Eventually, I ordered one on Amazon that stands up so they could see what I was doing easily.
Dollar Bills (and Coins)
Kids love play money. (They love it enough I even had some 6th graders steal some of my hundreds. Yes, you are sooo cool now that you have fake hundreds. Sigh.)
Since the kids loved playing with the money so much, there energy level gets pretty high. To help keep them focused, I created some spinners and worksheets to go with our money games. If you already own my Strike It Rich Place Value Games, be sure to download it again. I just added a new Standard, Expanded, and Word Form page.
When I work with 5th graders that struggle with decimals, even talking about dimes and pennies helps decimal place value connect to real life for them.
Place Value Manipulative Activities
I like to mix up the manipulatives we use. It keeps the games and activities we play feeling fresh. Now that we have some tools, what are some activities we can use?
Open Number Line
My new favorite activity for place value is using manipulatives to create open number lines to represent two digit numbers. First, I tape a long piece of paper to the desks to be the number line. Then, I write numbers I want them to create on sticky notes.
I have the kids place the sticky notes where they think they’ll go first. Then, they they use their manipulatives to measure and decide exactly where the sticky note belongs.
The biggest challenge for them is learning not to leave empty space between the pieces. I’m a big believer in repetition with a slight change. So, we usually do this activity with a different manipulative the next day.
Afterwards, we turn this concrete understanding into writing numbers on the number line.
I made this Open Number Line Work Mat which I use with a variety of grades. You can find this for FREE here.
I start with a my Open Number Line: Hop to a Target Number PowerPoint. The kids play Beat the Clock by trying to hop to a number on their number line before the frog does. First, they start by learning to write zero on the left side.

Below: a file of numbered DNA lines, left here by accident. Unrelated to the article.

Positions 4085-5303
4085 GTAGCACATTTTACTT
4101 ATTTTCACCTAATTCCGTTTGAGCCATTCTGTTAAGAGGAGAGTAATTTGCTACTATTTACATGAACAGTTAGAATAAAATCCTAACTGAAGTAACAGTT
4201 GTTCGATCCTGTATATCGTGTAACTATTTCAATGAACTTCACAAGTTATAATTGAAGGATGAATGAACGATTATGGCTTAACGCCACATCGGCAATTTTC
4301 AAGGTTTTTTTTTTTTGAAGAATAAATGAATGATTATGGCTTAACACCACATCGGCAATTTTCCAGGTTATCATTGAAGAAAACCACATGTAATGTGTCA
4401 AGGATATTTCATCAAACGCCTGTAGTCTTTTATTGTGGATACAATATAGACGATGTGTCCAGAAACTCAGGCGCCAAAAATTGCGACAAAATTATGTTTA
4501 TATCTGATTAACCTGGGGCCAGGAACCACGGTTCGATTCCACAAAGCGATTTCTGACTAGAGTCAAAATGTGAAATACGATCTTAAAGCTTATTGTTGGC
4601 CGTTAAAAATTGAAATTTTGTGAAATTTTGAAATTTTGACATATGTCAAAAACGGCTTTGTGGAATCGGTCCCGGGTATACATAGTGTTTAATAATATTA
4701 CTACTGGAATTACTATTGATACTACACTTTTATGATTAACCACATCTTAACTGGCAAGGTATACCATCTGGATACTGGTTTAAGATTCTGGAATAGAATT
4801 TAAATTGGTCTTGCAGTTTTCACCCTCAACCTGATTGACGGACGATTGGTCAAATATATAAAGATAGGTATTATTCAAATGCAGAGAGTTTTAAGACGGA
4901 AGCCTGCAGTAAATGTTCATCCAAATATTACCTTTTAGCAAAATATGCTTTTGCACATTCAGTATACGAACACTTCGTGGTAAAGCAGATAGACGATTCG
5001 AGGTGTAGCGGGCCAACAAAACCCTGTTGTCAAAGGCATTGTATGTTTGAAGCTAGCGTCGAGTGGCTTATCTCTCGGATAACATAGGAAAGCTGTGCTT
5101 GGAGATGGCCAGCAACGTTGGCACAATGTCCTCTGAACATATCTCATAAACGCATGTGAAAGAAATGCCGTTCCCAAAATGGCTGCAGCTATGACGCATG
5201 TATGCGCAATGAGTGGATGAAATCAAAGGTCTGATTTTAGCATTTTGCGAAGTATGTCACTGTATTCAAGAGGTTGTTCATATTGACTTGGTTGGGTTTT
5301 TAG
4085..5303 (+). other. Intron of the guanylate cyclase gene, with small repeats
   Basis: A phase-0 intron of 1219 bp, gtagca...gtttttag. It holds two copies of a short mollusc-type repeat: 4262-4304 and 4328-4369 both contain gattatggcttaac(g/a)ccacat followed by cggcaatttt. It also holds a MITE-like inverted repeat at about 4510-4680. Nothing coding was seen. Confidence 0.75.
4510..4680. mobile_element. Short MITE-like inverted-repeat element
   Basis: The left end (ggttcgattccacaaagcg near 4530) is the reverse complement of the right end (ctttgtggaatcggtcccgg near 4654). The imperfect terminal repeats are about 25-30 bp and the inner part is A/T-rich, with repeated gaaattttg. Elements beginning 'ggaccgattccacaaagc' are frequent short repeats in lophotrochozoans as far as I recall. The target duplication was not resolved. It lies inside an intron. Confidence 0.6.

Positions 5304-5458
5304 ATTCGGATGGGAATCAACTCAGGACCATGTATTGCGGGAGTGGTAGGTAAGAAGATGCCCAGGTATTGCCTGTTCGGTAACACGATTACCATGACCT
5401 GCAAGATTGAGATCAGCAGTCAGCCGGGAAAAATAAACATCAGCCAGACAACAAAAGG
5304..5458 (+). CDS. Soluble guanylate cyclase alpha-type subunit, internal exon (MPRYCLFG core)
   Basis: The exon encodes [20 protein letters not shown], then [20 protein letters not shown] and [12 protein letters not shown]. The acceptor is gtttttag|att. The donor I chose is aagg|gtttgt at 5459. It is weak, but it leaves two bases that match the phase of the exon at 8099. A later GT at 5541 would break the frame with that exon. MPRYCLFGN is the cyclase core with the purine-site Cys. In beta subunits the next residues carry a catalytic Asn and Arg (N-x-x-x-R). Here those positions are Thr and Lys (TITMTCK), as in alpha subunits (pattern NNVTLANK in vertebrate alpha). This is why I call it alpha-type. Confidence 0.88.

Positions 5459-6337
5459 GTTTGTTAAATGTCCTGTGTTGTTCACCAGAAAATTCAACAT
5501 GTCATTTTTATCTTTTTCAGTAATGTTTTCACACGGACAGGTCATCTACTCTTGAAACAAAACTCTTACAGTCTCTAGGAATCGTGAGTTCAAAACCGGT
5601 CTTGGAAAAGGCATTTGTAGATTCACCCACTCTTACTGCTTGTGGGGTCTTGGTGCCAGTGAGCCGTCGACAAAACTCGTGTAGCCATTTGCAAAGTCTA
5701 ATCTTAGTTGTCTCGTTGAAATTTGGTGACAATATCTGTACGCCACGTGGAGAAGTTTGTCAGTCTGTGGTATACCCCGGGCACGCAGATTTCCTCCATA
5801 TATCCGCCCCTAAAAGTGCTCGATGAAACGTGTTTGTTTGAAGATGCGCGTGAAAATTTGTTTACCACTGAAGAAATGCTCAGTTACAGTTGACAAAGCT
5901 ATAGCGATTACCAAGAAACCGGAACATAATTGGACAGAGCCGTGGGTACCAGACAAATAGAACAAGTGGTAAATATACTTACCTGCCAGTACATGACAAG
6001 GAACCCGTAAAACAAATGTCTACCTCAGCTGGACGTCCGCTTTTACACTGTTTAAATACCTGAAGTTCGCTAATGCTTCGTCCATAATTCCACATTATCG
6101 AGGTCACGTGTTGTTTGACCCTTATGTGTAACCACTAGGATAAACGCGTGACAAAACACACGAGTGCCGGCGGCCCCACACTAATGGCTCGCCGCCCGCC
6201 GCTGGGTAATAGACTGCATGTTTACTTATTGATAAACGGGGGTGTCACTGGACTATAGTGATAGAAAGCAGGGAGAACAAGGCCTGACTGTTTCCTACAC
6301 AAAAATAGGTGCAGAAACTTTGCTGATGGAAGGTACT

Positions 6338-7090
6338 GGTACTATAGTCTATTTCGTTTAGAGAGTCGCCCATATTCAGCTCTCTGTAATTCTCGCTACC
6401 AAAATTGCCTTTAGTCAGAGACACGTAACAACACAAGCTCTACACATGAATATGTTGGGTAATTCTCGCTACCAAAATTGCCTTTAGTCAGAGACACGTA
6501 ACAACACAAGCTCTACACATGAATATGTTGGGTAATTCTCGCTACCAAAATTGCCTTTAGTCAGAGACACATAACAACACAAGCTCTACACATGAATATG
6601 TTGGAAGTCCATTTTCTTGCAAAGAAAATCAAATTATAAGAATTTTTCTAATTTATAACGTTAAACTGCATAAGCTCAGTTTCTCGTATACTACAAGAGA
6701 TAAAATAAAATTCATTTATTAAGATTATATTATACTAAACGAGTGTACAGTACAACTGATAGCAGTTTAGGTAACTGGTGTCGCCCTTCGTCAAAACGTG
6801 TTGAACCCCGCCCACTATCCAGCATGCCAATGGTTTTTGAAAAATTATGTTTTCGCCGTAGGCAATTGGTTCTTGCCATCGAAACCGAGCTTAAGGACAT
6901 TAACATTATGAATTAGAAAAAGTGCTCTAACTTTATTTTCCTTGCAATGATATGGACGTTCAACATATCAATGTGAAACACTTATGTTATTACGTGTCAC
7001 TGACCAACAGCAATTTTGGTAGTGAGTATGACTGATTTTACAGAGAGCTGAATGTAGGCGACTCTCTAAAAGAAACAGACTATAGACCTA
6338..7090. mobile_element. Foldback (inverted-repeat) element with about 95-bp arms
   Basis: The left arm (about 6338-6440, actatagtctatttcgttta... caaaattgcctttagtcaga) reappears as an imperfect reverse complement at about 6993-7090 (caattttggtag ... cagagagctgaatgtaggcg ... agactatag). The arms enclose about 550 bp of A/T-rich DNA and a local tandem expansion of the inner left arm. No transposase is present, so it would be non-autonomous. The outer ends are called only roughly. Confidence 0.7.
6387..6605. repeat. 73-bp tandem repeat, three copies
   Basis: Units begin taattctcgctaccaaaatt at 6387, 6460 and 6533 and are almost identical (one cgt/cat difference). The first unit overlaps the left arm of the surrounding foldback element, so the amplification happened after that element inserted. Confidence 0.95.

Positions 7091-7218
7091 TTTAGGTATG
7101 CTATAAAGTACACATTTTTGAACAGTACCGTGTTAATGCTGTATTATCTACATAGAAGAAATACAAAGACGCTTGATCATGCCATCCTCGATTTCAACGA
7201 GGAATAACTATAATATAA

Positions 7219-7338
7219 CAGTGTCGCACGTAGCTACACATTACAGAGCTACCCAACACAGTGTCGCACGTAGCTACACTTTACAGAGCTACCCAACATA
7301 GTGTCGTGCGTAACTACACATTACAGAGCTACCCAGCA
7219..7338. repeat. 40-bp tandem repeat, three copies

Then, they make hops of tens, fives, and ones to get to a number.
When we make the ten hops, I prompt them to remember how they put out their tens pieces on their number lines.
I love when they start to notice that there is more than one way to hop to a number.
I love to have students build the numbers. Sometimes we use place value mats, but to keep it fun, sometimes I have them build something with their number. This developed over years when some kids built numbers much quicker than others. Allowing them to turn their tens and ones into a structure kept them focused while other kids were counting.
Calling an activity a game is a quick way to make something fun.
For this game, each partner chooses two number cards. They each build their number and then compare with symbols on a white board. The process of comparing numbers with manipulatives helps students realize the relationship between numbers as seen through the lens of place value.
Sometimes we’ll do those activities with dice instead of cards.
Once students have a firm grasp from representing numbers with concrete manipulatives, it is time to learn to represent numbers in multiple ways. Of course, students won’t always have access to manipulatives, but they can draw pictures of what they would have built.
Writing Explanation Sentences
Beginning to be able to articulate what is happening is key to deeper understanding.
Standard, Word, and Expanded Form
Students who have been building expanded form models, quickly grasp the connection between the standard number and the version with the plus sign.
I have a few PowerPoints that I use for introducing Standard, Word, and Expanded Forms. One is for numbers within 1,000. Another is for numbers to a million. There is also one for numbers with decimals. Students learn the vocabulary and practice writing numbers in the different forms.
As they begin to internalize it, we use those forms while comparing.
I mentioned many of the resources I’ve used in my classroom. You can find them all here in my Place Value Category.